Don’t Try to ‘Church Up’ Donald Trump
In the otherwise forgettable 2001 movie Joe Dirt — the Orlando Sentinel, rather amusingly, compared it to “choking to death on popcorn” in a review — the title character, played by David Spade in a mullet, pulls up to his new job at a radio station. Exuding brash confidence, he informs the gruff security guard that his name is not “Joe Dirt,” but instead the French-sounding “Joe Dear-Tay.”
“Don’t try to church it up, son!” the guard hollers, ramming his head through the window of Spade’s ramshackle car.
I thought of this scene, oddly enough, as I read reports from this week’s evangelical summit with Donald Trump. On Tuesday, more than 1,000 “faith leaders” descended upon New York to meet with the presumptive GOP nominee. In the confab’s wake, Trump announced his “Evangelical Executive Advisory Board,” a group of 25 advisers ranging from former Focus on the Family head James Dobson and Southern Evangelical Seminary President Richard Land to former Congresswoman Michele Bachmann.
In the wake of the announcement, however, it was Jerry Falwell Jr. who took the most unexpected heat. The son and namesake of the late Moral Majority leader and the current president of conservative Liberty University, Falwell Junior endorsed Trump back in January. He was back at it this week, posting a photo on Twitter featuring himself, his beaming wife and Trump: “Honored to introduce @realDonaldTrump at religious leader summit in NYC today!” he wrote. “He did incredible job!”
It was a lovely picture, really, with everyone looking top-notch — including the sassy, half-clothed model posing next to Trump on the Playboy magazine cover proudly framed behind them on the wall. Critics on Twitter reacted with bemusement, mockery and disdain. For his part, Falwell proceeded to freak out, tweeting: “Honored for same hypocrites who accused Jesus of being a friend of publicans and sinners to be targeting me over a decades old mag cover!”
Well. There are many rejoinders to this line of logic, including the point that “the same hypocrites who accused Jesus” have been dead for 2,000 years. There’s also the fact that Falwell, who compares himself to Jesus in his defensive tweet, is up to more than simply offering selfless biblical love for “sinners” — a term, the New Testament tells us, that applies to every single one of us — as he cozies up to the rich and powerful Trump.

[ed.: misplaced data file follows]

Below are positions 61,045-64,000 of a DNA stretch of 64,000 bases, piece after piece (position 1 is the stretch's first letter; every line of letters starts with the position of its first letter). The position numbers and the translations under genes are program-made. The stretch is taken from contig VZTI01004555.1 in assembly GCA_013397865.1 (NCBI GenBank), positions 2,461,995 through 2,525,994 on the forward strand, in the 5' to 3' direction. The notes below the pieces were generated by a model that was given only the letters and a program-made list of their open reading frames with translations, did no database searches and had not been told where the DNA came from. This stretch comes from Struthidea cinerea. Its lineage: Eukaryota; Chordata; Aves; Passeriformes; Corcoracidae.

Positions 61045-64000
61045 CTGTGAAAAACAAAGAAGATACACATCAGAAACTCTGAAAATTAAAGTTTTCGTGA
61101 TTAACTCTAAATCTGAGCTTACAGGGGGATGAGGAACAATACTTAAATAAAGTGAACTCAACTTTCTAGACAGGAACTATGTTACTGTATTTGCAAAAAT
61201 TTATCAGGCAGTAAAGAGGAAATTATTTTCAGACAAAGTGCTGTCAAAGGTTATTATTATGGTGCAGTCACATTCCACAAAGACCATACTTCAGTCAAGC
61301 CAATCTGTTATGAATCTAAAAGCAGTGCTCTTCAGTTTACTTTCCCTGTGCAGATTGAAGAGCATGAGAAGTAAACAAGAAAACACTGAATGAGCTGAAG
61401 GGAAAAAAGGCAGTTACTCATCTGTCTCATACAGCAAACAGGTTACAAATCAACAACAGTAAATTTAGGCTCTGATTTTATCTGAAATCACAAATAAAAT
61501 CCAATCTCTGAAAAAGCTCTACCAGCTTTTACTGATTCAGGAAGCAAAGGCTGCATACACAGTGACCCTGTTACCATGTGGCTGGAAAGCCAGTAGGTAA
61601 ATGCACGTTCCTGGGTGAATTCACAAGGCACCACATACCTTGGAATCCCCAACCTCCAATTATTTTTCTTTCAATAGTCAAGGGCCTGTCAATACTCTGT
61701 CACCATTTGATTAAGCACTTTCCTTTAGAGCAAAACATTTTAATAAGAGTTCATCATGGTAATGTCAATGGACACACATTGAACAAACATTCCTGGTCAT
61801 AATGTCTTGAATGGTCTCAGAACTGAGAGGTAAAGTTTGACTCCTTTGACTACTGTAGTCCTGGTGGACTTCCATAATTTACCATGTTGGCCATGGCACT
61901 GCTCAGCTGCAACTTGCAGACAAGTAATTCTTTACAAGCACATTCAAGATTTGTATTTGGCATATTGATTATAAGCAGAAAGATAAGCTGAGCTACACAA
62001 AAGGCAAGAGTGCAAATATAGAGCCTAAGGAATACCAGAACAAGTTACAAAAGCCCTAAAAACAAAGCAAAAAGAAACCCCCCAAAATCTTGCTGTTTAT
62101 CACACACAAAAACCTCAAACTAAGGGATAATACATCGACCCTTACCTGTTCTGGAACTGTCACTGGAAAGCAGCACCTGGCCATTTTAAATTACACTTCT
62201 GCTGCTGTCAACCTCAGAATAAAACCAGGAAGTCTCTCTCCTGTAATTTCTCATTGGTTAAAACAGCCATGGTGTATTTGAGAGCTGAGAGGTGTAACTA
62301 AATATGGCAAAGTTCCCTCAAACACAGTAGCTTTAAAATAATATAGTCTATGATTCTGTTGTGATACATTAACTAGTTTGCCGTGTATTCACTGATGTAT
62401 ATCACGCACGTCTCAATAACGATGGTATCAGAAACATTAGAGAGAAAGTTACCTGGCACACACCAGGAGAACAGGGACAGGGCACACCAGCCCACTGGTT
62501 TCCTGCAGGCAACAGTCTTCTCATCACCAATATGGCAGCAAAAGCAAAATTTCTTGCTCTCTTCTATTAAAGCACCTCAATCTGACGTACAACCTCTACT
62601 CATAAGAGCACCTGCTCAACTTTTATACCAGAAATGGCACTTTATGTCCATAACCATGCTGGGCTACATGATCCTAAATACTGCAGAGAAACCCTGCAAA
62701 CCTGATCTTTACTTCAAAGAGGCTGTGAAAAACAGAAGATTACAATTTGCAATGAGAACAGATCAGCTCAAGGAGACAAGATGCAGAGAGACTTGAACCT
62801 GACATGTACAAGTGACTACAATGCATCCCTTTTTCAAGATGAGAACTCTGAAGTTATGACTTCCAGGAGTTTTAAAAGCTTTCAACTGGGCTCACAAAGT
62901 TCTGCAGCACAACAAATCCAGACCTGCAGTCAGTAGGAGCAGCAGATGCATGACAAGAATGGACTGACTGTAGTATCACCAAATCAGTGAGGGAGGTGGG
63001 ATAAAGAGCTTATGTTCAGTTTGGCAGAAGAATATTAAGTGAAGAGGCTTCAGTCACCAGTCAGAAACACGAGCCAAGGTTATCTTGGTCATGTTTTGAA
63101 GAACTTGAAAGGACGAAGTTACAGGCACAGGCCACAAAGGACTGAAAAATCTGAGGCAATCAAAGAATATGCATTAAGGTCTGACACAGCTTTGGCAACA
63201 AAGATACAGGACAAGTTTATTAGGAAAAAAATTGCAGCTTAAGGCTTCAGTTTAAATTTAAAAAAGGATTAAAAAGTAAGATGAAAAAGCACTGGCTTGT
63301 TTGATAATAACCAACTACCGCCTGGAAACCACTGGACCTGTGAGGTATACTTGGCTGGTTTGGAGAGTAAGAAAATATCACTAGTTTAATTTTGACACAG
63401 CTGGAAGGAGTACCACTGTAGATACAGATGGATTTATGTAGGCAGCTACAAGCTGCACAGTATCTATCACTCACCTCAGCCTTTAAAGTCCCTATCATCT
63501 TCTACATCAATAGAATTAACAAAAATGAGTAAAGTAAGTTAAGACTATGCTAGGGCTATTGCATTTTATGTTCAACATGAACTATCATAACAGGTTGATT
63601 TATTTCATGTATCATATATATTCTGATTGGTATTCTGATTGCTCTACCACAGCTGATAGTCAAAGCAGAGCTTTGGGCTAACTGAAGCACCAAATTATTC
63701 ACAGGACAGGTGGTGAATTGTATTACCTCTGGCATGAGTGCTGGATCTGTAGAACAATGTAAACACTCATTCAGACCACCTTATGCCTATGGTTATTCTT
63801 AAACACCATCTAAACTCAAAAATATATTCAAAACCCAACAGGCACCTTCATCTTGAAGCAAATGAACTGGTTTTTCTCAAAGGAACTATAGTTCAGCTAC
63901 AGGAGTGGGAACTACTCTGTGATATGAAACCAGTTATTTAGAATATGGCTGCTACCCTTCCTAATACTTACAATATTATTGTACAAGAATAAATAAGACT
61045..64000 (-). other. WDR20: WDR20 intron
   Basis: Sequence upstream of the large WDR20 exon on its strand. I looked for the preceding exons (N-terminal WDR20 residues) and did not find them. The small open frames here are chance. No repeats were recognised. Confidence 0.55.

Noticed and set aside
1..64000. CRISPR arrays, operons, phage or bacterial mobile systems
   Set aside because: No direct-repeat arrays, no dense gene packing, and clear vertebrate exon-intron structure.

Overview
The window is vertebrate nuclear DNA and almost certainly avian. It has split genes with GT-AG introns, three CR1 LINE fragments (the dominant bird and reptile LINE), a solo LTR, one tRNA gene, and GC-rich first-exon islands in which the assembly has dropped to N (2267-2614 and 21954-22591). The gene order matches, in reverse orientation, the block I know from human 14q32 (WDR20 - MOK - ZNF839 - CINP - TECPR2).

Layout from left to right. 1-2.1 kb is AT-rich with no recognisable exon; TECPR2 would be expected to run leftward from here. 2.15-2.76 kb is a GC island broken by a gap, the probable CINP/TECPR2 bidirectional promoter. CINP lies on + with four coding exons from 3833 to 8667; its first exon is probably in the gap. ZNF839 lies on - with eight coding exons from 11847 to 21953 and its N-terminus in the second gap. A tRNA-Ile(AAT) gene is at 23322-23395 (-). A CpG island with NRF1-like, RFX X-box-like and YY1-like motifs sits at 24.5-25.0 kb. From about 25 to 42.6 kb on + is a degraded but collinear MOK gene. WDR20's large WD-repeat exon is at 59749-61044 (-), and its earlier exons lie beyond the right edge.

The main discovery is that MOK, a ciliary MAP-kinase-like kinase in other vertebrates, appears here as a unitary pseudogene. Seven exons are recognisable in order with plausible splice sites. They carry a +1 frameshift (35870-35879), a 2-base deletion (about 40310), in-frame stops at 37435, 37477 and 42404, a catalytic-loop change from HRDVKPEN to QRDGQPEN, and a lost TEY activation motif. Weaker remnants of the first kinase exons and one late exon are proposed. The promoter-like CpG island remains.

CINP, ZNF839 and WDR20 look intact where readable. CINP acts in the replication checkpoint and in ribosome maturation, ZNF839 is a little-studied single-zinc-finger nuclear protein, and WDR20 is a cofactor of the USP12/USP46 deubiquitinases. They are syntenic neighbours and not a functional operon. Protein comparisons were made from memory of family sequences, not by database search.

Falwell’s top priority, as should be obvious, is gaining access to the halls of political power. Unfortunately, he also serves up a dicey reminder of other quixotic evangelical attempts to “church up” Donald Trump. At the summit, Franklin Graham reportedly compared Trump to Moses and David, great yet flawed men who were eventually used by God. The Rev. Michael Anthony, a pastor from York, Pa., who attended the event, truly upped the ante, telling Townhall.com he felt “God was speaking through” Trump when he discussed the freedoms of religion and speech.
Come on, guys. First of all, Donald Trump is not running for national pastor — thank goodness — nor does he want to. Furthermore, it’s quite clear that Trump views “the evangelicals” as simply one interest group among many.
“Christianity … I owe so much to it in so many different ways,” he told the summit, offering vague thanks for his family before veering into classic Trump territory: “I also owe it for, frankly, for standing here, because” — wait for it, wait for it — “the evangelical vote was mostly gotten by me.”
Trump told the summit that he would appoint pro-life, conservative judges, which is all fine and good — that is if, unlike many of Trump’s other claims during this campaign season, it actually turns out to be true. Other offerings Trump tossed out to the Christians included getting department store employees to say “Merry Christmas,” allowing coaches to pray at public schools, and getting “back into a position” where going to Sunday school is “automatic.”
Like Trump’s citing “an eye for an eye” as his favorite part of the Bible — a teaching Jesus firmly repudiated — this is cartoon Christianity, and it makes no one look good. Oh, and then there was this interesting exhortation: “What you really have to do is pray to get everyone out to vote for one specific person,” Trump told the crowd. “We can’t be politically correct and say we pray for all of our leaders because all of your leaders are selling Christianity down the tubes.”
Members of Trump’s evangelical advisory board are not required to endorse him, and many have not.
“We as Christians often ask ourselves, ‘What would Jesus do?’” wrote board member Land, responding to critics at the Christian Post. “Frankly, I cannot imagine our Savior would draw His robes around Himself and walk on the other side of the street and spurn Mr. Trump’s request for spiritual counsel and advice.” Land noted that he would serve on a similar board for Hillary Clinton if asked.
This seems like a fair and sane approach. Attempting to suddenly transform Donald Trump into an evangelical hero does not. So, friends, if you think Trump’s a better bet than Hillary Clinton, make your case. When you make your arguments for or against Donald Trump, make them on the merits. Whatever you do, don’t try to church it up.
This article originally appeared at RealClear Politics June 23, 2016 and is reprinted with permission.